Other limitations of the pilot MAT program include facility infrastructure and availability of services. There is a need for more patient-friendly locations for MAT sites, as well as adequate space for patient counseling. The opening hours of MAT sites are not always responsive to patients' needs, as patients are obliged to visit the narcological clinic on a daily basis while meeting their social responsibilities including employment and family-related functions. The unregistered status of methadone in Kazakhstan does not allow for take-home doses, and as a result MAT is often interrupted when patients must undergo inpatient treatment in other medical facilities or move away from their home cities. Such restrictive dispensing policy is maintained despite a growing body of evidence that take-home doses of methadone improve treatment outcomes and reduce health care costs [3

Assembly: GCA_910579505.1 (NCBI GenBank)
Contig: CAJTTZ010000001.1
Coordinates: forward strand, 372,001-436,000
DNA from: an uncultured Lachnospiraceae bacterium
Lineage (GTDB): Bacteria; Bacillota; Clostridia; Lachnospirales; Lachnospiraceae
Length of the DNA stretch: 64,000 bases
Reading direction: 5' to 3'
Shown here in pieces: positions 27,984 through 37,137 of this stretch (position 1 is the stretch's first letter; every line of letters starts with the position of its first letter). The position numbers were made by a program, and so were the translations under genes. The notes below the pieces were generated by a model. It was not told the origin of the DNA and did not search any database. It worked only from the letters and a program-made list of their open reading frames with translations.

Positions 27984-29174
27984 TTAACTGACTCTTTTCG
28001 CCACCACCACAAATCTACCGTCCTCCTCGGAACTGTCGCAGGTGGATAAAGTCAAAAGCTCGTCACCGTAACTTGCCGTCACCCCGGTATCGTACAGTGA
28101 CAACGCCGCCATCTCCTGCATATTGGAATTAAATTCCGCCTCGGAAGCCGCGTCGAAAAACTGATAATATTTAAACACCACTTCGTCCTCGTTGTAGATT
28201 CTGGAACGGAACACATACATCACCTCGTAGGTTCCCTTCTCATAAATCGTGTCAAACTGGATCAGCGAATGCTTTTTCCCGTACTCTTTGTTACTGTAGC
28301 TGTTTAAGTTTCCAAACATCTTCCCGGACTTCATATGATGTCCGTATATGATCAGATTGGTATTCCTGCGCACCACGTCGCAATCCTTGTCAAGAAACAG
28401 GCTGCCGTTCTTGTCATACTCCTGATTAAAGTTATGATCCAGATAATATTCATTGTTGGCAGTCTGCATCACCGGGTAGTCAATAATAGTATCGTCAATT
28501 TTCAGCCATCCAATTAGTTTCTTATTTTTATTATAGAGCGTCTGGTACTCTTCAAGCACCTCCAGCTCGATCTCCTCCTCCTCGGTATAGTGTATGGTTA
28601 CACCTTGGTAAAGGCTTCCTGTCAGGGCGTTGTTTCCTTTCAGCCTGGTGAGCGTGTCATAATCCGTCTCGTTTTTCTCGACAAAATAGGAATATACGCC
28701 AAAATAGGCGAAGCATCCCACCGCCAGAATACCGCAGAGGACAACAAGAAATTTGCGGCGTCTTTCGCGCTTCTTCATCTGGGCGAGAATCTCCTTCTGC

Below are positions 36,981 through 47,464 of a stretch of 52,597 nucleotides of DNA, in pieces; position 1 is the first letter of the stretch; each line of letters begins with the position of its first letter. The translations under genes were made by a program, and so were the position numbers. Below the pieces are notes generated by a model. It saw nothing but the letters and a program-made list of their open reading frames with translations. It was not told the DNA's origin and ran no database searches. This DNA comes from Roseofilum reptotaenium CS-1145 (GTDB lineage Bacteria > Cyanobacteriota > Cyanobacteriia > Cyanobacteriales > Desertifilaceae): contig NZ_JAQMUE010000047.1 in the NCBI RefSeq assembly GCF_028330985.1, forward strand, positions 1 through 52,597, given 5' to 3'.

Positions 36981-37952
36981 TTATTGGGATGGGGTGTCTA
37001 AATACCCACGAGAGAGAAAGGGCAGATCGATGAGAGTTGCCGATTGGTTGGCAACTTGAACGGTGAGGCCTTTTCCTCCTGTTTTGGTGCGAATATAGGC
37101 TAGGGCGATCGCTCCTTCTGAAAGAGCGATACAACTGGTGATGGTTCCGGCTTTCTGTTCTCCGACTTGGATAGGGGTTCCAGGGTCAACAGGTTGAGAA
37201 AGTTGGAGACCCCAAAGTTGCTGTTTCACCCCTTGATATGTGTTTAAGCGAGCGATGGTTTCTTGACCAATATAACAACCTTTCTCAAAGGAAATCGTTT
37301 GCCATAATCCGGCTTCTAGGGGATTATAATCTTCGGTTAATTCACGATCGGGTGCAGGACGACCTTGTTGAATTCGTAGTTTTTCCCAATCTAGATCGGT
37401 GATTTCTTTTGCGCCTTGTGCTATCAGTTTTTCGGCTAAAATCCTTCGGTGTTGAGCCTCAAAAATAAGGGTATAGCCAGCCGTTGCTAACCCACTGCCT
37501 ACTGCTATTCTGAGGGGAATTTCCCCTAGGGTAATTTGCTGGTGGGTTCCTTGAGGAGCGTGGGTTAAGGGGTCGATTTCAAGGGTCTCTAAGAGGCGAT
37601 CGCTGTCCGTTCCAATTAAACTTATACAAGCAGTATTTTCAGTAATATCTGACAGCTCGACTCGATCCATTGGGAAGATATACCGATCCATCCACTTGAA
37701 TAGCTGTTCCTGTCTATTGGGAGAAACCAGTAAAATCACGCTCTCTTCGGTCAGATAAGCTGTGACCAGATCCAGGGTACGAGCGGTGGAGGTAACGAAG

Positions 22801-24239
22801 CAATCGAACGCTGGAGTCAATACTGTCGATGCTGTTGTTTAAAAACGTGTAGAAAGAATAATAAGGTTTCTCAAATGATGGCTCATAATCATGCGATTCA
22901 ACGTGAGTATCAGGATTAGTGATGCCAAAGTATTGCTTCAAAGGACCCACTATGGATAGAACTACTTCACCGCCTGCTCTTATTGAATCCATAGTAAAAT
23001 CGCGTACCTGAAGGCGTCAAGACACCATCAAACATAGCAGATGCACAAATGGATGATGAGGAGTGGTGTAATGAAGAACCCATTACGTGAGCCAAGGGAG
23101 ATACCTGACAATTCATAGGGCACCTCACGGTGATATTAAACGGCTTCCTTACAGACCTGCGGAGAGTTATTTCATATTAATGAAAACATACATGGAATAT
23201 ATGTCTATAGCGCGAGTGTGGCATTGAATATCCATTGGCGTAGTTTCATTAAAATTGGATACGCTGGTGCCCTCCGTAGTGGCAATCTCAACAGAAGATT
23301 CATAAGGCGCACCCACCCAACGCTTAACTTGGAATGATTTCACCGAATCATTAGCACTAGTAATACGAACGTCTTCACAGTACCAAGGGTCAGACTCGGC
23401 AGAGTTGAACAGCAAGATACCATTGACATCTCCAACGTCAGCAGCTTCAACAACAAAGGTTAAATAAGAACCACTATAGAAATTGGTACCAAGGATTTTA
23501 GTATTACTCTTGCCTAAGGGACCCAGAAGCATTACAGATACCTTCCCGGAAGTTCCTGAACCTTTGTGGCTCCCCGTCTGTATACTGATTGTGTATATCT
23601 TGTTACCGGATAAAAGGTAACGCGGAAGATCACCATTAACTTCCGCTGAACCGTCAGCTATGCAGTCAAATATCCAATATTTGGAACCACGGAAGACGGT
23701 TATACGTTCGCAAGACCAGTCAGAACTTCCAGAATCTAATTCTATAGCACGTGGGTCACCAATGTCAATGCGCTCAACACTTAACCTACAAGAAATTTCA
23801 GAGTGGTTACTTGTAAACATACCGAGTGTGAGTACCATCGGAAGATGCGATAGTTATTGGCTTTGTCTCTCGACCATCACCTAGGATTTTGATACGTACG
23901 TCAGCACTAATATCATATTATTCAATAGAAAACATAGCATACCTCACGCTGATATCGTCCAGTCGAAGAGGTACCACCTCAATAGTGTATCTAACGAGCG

]. In addition MAT is not available in the penitentiary system, which not only results in treatment interruption for incarcerated patients but also seriously limits the health care system's ability to control HIV and other blood-borne diseases among opioid dependent prison population. International evidence suggests that MAT in prison settings can be as equally beneficial as in community settings, helping opioid dependent inmates access health care services, increase adherence to ART when indicated, and reduce criminality and HIV risk behaviors [35
In order to prevent further expansion of the HIV epidemic, the government of Kazakhstan should support staged expansion of MAT starting with localities with a high prevalence of intravenous opioid use and HIV among PWID, followed by other places in the country where there is a need for such therapy. Such expansion should be implemented in accordance with the target coverage and quality indicators recommended by the WHO, UNAIDS, and UNODC [37